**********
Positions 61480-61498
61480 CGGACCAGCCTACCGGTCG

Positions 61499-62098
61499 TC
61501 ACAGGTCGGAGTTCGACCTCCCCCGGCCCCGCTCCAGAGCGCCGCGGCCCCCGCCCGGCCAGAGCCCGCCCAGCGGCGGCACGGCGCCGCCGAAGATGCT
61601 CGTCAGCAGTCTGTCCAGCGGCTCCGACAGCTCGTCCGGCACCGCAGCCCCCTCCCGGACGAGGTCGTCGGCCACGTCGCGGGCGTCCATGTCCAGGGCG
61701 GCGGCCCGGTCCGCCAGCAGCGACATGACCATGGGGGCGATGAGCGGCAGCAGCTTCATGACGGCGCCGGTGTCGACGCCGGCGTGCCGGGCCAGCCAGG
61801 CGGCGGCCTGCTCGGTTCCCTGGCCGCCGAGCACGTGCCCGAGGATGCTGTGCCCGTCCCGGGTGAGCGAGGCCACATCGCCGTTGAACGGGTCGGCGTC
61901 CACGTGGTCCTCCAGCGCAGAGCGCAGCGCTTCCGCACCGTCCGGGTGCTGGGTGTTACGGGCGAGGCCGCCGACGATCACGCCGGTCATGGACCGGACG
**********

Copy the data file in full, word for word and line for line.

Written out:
Positions 61480-61498
61480 CGGACCAGCCTACCGGTCG

Positions 61499-62098
61499 TC
61501 ACAGGTCGGAGTTCGACCTCCCCCGGCCCCGCTCCAGAGCGCCGCGGCCCCCGCCCGGCCAGAGCCCGCCCAGCGGCGGCACGGCGCCGCCGAAGATGCT
61601 CGTCAGCAGTCTGTCCAGCGGCTCCGACAGCTCGTCCGGCACCGCAGCCCCCTCCCGGACGAGGTCGTCGGCCACGTCGCGGGCGTCCATGTCCAGGGCG
61701 GCGGCCCGGTCCGCCAGCAGCGACATGACCATGGGGGCGATGAGCGGCAGCAGCTTCATGACGGCGCCGGTGTCGACGCCGGCGTGCCGGGCCAGCCAGG
61801 CGGCGGCCTGCTCGGTTCCCTGGCCGCCGAGCACGTGCCCGAGGATGCTGTGCCCGTCCCGGGTGAGCGAGGCCACATCGCCGTTGAACGGGTCGGCGTC
61901 CACGTGGTCCTCCAGCGCAGAGCGCAGCGCTTCCGCACCGTCCGGGTGCTGGGTGTTACGGGCGAGGCCGCCGACGATCACGCCGGTCATGGACCGGACG